Roco Gravel Roads Pinot Noir 2018
This 2018 Gravel Road Pinot Noir has a surprising expression of red fruit, especially given the blacker fruits usually associated with a warm growing season like 2018. Pronounced aromas of rhubarb/strawberry, juicy red plum, and black raspberry fruit is layered with allspice with a bit of cinnamon stick spice. Bright, sippy fruit of strawberry/rhubarb tartlet, red to black plum lifts upon a raft of delicious poised tannin. Classic spices like cardamom, allspice, and cinnamon stick contribute to this wine's attractiveness. With some age, I believe a lovely black cherry will slip out from behind the door making this a very interesting, complex Pinot Noir. Fresh fruity, berries ride a sanded tannin raft that sails on to the finish. The old world style offers bold flavor with balance and grace to pair well with nearly any food.
Critical AcclaimAll Vintages
This is a fine value and widely available (for Oregon Pinot). Rhubarb and strawberry fruit flavors roll into sweet red cherry, lightly spiced. The medium-long finish is textured and balanced, the tannins smooth and lightly toasty.
Tightly focused, this offers polish and structure, with layered raspberry and cherry flavors, laced with stony mineral and green tea notes and finishing with refined tannins.
ROCO represents the finest in Oregon winemaking with storied bottles and humbling accolades. It’s a 30-year history of devotion to craft. In 1987, Rollin Soles purchased a breathtaking hillside property down a gravel road in the Chehalem Mountain Range. The property’s perfect combination of elevation, soil type, natural springs, and geological aspect were the seed of a dream that would eventually become ROCO Winery.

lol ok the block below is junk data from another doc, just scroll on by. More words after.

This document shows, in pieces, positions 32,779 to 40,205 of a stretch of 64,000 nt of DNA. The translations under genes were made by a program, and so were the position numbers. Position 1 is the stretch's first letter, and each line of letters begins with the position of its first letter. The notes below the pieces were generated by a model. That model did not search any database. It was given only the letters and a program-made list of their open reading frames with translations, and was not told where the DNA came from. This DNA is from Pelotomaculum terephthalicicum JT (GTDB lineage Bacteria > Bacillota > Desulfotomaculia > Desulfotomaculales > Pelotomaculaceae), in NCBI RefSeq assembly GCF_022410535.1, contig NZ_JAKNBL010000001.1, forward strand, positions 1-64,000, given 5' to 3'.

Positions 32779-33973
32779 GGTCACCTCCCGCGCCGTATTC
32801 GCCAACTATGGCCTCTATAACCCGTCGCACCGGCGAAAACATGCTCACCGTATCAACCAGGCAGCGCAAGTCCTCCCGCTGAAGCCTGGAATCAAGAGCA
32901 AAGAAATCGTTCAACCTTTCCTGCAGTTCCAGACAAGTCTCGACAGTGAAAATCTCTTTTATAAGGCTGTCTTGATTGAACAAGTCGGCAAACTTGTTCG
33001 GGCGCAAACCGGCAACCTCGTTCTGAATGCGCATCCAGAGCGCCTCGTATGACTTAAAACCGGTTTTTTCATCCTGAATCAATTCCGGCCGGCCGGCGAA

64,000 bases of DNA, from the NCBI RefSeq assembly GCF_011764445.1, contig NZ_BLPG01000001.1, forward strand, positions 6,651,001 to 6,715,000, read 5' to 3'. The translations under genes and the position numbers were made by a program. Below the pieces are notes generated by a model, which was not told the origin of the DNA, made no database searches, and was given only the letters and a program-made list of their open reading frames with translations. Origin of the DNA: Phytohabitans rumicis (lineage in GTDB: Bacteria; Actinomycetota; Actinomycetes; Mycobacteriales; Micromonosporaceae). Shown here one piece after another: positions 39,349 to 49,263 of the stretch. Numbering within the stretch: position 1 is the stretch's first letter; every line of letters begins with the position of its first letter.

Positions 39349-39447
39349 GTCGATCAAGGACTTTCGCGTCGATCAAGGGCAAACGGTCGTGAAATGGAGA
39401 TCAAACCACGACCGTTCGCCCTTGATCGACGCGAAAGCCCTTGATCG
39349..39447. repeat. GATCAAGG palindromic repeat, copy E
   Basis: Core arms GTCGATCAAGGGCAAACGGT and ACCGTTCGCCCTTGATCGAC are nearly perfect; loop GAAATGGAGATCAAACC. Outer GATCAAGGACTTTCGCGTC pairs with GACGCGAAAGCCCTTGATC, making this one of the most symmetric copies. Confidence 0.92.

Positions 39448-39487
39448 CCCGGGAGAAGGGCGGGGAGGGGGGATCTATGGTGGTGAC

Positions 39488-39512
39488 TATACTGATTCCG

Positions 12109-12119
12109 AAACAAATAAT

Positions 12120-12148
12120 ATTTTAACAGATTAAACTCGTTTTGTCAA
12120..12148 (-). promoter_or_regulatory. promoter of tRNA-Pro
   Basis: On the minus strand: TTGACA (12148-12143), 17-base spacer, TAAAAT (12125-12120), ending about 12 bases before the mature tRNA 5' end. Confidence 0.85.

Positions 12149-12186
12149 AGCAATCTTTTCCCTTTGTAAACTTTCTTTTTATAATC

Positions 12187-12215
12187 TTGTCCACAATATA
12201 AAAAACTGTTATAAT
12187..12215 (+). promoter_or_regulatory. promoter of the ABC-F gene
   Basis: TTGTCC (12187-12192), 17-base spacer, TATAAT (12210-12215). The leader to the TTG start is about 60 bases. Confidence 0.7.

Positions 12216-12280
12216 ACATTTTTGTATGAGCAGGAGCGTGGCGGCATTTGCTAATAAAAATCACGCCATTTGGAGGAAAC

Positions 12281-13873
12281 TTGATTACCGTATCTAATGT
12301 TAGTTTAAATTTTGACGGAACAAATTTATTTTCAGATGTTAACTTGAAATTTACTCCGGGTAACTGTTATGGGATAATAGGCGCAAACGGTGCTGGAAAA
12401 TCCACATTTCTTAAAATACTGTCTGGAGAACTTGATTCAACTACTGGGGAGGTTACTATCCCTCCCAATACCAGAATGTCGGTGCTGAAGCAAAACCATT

ROCO (Named for ROllin and COrby Soles) For nearly fifteen years, the Soles’ property remained a mostly wild landscape used for a variety of farming endeavors. Rollin was making wine at Argyle, his previous venture, and Corby was busy serving in a number of executive positions in the Oregon wine industry. But as the years wore on, the property’s southwestern exposure and diverse soils begged for the Soles to realize their dream: a vineyard of Pinot Noir and Chardonnay sloping toward the creek below, the Chehalem Valley beyond, and Oregon’s Coast Range in the distance.
In 2001, Rollin and Corby planted Wits’ End Vineyard and began bringing the idea of ROCO to fruition. Two years later, they produced their first vintage of Private Stash Pinot Noir—showcasing the very best of Rollin’s small-lot winemaking skills in a bottle that was eventually served in the White House. Building on their success, in 2009, the Soles built ROCO its own winery and added a tasting room in 2012. In 2013, Rollin expanded Wits’ End Vineyard and transitioned to full-time focus on ROCO to keep pace with its growing prestige and demand. Today, Wits’ End Vineyard remains the heart and soul of ROCO wines. ROCO Private Stash and Wits’ End Vineyard Pinot Noirs derive exclusively from these vines—and serve as Rollin and Corby’s testament to the beauty of place, their devotion to family and friends, and their commitment to Oregon winemaking at its finest.